It is a PR problem. Requiring people to believe things that they know can't be factual a la The Creation Museum. The truth in the Gospels is profound, but insisting that the narrative is "factual" is a deal-breaker for most. The selling ...of the Gospels and Old Testament as fact by the "Church" has so damaged it, that I fear the church as a social institution is in real trouble. Following Jesus instead of rule-making, condemnation, is the only hope to reverse the PR nightmare. Jesus commands us to DO. He doesn't give us a list of things to BELIEVE. GET UP and go, your faith has healed you.

I think it goes beyond liberal and conservative. I have felt ostracized by both ends of the continuum for questioning the way a "good liberal" or a "good conservative" might view things. When Christianity is not being actively persecuted, it seems that more and more cultural baggage gets layered on top.I think the recent anti-intellectualism in Christianity has led to a poor presentation of the Gospel and a degrading understanding of it. Now we have a fundamentalism unable to interact productively with other groups on one end, and the rejectors of fundamentalism who have no standard for developing a coherent worldview on the other end--they know what they don't want to be, but what model do they have remaining?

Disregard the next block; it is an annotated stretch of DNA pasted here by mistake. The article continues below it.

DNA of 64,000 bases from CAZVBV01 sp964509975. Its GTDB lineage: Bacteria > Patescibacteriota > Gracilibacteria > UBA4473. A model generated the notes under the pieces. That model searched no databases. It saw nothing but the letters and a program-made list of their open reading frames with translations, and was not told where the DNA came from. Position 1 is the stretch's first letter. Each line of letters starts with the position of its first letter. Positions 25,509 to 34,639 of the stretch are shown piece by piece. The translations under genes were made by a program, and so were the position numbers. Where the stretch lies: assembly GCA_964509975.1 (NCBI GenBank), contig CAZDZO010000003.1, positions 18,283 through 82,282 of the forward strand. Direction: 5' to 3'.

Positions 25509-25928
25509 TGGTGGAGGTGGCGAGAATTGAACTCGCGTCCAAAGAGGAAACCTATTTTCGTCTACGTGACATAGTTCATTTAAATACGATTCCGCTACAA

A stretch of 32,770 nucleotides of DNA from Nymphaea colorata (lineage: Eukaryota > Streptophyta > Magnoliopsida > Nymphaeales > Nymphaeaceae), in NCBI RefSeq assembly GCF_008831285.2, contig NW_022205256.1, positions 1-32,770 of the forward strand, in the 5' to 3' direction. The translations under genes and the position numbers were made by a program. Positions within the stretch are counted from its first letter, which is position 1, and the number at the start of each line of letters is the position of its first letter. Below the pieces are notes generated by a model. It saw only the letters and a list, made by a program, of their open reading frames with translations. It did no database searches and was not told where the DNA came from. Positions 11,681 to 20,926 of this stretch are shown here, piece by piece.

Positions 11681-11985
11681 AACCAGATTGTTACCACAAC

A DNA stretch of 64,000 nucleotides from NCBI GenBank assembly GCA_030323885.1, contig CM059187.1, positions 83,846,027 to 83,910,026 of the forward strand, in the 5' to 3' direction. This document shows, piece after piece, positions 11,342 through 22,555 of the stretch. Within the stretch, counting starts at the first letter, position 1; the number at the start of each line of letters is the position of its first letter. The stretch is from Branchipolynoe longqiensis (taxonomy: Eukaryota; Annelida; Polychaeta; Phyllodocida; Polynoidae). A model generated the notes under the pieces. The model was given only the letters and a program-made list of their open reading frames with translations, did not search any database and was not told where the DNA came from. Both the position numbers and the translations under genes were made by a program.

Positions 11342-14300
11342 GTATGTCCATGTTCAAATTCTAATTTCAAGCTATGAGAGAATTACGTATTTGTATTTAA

The opinions are, of course, not exhaustive; they are merely illustrative. Whether we agree or disagree with people’s comments, no one is really wrong. They are responding from their own personal thoughts, feelings, and experiences.

I have been reading and listening to a good bit of people about this and I’ve come to some conclusions.